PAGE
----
Saturday, March 20, 2021

Variants Require Restrictions And Vaccinations And More Restrictions Mein Führer!!!

WaPo |  If you live in the northeastern part of our country, you don’t put your winter jackets into storage at the first sign of spring because you know a cold snap is likely lurking around the corner. The same must be true of the pandemic.

No matter where you live, it is too early to relax restrictions that continue to have a critical role in controlling this pandemic. From California to Maine, Florida to Seattle, the covid-19 winter is not yet done, and highly infectious variants are threatening new storms.

Vaccination numbers are climbing steadily, and coronavirus cases have been declining. The end of the pandemic is in sight. But the latest national data, which show case rates have plateaued, indicate that we are not there yet. Over the past week, we have seen about 50,000 new cases reported daily. That’s not far from the height of the surge last summer.

National data also miss disturbing state and local trends: About 15 states have more cases than they did two weeks ago, and about 19 states have higher test positivity rates than two weeks ago, indicating higher rates of infection. Hospitalizations, which typically lag infections by two to three weeks, have begun to inch up in some places. Deaths from covid-19, which typically lag another two weeks behind hospitalizations, may rise again in April — all while states begin to loosen restrictions. That’s a problem.

Blame it on the variants of this virus. The B.1.1.7 variant, the most widespread of the variants identified to date, is between 43 and 90 percent more infectious than the version of the virus we have been living with for most of the past year. And this variant was estimated to make up 30 to 40 percent of U.S. infections earlier this month, meaning about 20,000 new cases each day are likely B.1.1.7 and are way more infectious. Vaccinations are in a footrace against these variants, and the variants are giving us a run for our money.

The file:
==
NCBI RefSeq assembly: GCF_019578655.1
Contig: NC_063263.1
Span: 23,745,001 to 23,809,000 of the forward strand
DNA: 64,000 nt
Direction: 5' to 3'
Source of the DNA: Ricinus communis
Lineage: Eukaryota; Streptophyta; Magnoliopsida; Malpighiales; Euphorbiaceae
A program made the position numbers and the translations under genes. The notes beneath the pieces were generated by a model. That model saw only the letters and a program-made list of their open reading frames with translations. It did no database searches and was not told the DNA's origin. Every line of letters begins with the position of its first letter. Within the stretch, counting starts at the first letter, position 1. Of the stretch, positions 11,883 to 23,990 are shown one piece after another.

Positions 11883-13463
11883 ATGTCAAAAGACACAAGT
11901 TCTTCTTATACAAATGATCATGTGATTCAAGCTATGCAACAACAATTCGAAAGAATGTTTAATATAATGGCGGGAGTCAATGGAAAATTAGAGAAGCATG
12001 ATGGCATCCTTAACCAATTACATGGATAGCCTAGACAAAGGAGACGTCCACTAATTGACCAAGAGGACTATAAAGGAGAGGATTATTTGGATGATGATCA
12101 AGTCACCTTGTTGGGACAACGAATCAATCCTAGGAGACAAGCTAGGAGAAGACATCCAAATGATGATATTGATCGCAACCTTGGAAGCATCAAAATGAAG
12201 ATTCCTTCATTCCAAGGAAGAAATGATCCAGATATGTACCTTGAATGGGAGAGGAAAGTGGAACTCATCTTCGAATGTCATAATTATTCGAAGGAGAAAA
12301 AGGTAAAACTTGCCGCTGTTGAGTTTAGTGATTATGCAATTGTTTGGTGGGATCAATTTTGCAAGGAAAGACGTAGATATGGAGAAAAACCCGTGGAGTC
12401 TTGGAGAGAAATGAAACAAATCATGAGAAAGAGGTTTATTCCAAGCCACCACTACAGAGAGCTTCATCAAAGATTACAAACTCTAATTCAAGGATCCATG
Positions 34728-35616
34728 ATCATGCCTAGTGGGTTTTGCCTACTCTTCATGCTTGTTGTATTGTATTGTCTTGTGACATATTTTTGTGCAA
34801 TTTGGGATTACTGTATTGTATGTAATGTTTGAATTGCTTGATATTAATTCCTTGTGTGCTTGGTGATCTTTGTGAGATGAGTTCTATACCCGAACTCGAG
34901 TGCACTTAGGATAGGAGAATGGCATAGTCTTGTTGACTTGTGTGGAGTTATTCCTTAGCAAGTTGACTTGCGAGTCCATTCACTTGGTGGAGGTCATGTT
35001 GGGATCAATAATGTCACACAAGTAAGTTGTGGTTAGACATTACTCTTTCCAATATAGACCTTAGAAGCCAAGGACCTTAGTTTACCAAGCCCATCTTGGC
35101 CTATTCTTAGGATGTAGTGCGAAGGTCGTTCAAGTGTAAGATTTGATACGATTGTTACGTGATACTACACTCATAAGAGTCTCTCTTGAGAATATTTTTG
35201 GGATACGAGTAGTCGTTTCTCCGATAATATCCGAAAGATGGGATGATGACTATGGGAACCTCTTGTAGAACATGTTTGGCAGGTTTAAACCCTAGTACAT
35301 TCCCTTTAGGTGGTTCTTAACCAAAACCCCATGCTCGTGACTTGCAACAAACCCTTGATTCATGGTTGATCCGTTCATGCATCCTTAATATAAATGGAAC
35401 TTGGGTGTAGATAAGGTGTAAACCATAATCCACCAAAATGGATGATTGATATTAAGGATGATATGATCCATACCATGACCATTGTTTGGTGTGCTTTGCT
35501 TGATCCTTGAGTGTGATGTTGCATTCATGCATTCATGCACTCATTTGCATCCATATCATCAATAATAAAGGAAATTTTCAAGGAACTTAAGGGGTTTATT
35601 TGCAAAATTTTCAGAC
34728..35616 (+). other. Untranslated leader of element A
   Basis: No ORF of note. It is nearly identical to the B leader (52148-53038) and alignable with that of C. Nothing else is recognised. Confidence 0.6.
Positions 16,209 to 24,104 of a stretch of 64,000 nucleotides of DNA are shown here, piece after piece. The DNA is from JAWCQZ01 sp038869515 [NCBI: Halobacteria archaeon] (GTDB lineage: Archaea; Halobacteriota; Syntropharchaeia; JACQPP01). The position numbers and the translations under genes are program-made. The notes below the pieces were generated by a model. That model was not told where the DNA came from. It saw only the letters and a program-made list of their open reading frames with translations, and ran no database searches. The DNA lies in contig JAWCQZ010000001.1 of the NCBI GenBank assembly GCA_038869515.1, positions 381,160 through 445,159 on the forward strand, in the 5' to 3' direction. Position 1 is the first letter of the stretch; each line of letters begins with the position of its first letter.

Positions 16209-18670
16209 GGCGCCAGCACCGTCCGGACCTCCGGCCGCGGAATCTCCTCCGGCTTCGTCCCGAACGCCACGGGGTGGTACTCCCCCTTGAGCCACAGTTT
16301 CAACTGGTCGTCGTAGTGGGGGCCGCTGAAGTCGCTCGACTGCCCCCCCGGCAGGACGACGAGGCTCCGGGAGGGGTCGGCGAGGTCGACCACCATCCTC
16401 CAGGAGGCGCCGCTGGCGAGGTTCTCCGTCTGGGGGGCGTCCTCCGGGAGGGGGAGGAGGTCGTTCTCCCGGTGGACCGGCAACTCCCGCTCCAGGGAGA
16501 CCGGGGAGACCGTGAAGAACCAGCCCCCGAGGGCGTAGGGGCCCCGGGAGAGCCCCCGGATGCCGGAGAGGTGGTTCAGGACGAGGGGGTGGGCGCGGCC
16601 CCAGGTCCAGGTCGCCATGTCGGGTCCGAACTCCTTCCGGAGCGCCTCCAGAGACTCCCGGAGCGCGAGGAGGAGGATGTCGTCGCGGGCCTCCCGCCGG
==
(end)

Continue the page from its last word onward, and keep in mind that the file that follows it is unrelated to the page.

Consider what’s happening in Florida, where thousands are celebrating spring break without masks or social distancing. Right now, the rate of cases and deaths in Florida are about the same as nationally, and the number of daily infections is holding steady. But the B.1.1.7 variant now represents more than half of Florida’s cases. Rochelle Walensky, director of the Centers for Disease Control and Prevention, is right to warn about a new surge of illness, hospitalization and death as a result.

B.1.1.7 is on a trajectory to become the dominant variant in the United States in the next couple of weeks. To understand why this matters, look to Europe, where the rise of the variant saw large increases in cases, hospitalizations and deaths. Data suggest that B.1.1.7 is so much more infectious that it can shift outbreaks into overdrive, turning small upswings in cases into lethal, prolonged spikes. And there’s some data that it is more deadly, too.

So are we destined for a fourth surge? Not necessarily. The vaccines in use in the United States are effective against B.1.1.7, and we are much further along in our vaccine rollout than Europe, which had barely begun doling out shots when the variants were picking up steam. But we must keep vaccinating, and fast. By the end of April, every high-risk American should have at least one dose in their arms, massively reducing the risk of death from infection. Until that happens, we should keep restrictions in place. We are doing a great job on vaccinations. But on keeping public health measures in place until high-risk people are vaccinated? Not so much.